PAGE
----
Nor was this a contractual issue. It has nothing to do with a contract. It has everything to do with a group like GLAD who demands all manner of tolerance for anything to do with gays, lesbians, bi's or whatever, demanding that A&E fire Phil Robertson because he expressed an opinion that GLAD didn't like. Again this is ONE example only and I don't want this to become another Duck Dynasty thread. Or one focused on gay issues for that matter.

    I remember a William Raspberry, one of my most favorite liberals ever, writing a column during one of the Ann Coulter bru ha ha's. He admonished his colleagues who were absolutely blasting her for a particular un-PC statement, that if he and his colleagues wished to be heard and understood in their opinions and demanded fair play and tolerance, then the same must be extended to Ann no matter how much they disagree with her. She has every much right to her opinion as any liberal idol has right to his/her opinion.
     
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  9. Delta4Embassy
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    Delta4Embassy Gold Member

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    I think it's all tactics. If you're involved with politics, even as some kind of advocacy group like GLAAD, when these kinds of things happen you have to say something in rebuttal. If you don't you loose followers and thus political clout. So it's just a game ultimately. One side says something and those on that side flock in support of it, the other side rebutts. As with Palin (if she quit do we really still refer to her as 'Governor?') and others on Fox supporting him, and others on the other side supporting GLAAD and A&E.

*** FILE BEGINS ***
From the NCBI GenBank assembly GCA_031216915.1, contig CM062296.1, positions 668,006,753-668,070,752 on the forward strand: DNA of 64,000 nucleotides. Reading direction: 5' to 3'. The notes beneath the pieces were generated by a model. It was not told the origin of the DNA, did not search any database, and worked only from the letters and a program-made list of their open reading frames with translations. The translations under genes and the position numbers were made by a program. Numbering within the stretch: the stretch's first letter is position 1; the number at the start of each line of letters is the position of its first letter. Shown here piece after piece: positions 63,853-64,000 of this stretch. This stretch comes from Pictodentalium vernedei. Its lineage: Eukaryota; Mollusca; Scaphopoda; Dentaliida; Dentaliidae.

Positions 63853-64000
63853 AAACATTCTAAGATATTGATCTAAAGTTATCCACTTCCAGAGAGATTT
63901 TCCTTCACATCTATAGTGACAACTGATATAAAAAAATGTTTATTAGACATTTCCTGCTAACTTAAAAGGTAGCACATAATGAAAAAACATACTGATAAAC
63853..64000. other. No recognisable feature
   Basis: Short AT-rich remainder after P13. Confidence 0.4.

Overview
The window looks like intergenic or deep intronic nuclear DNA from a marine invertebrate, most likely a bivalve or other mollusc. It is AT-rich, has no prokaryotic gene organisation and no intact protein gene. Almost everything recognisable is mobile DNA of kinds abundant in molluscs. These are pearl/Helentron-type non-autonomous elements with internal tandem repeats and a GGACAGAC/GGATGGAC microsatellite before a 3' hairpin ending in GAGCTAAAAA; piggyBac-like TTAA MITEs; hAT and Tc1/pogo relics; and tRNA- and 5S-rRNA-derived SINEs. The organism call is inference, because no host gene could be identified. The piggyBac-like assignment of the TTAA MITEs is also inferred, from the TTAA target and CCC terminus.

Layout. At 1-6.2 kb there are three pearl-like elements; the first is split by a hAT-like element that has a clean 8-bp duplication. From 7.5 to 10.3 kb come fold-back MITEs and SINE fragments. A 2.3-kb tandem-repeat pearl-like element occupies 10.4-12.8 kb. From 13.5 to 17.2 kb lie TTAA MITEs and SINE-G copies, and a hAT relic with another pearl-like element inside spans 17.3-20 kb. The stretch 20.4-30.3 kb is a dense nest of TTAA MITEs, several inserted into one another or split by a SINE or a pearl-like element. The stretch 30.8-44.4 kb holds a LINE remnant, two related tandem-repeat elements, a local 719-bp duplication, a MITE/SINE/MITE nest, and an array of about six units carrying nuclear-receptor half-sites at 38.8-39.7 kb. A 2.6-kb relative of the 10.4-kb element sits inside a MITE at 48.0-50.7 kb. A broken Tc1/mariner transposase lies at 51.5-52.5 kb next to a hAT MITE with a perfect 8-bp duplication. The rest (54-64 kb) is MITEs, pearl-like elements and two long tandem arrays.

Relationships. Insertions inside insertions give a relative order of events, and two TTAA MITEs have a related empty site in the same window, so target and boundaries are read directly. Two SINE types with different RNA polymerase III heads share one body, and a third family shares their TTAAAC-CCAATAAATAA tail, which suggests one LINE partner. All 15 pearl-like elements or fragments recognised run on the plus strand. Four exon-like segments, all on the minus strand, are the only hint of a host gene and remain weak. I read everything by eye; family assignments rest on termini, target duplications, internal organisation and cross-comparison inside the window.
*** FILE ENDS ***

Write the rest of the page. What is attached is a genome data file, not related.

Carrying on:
Politics is all a game. To wield power you need followers. To get followers you have to be vocal and in the news every day more than your opposition. Whoever controls the message controls the world.
     
  10. Foxfyre
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    Foxfyre Eternal optimist Gold Supporting Member Supporting Member

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    Should we tolerate injustice? Of course not.

    But this is not a case of tolerating injustice either. Or at least it wasn't until Phil Robertson was suspended at A&E. It was a case of a demand that he be fired for expressing a personal belief. Not for calling for action from anybody. Not suggesting that anybody be attacked or discriminated against or harmed in any way. It was purely for expressing a personal belief.

    When did that become an unforgivable sin in this country? Is expressing one's personal belief in itself an injustice? A punishable offense?
     
    Last edited: Dec 21, 2013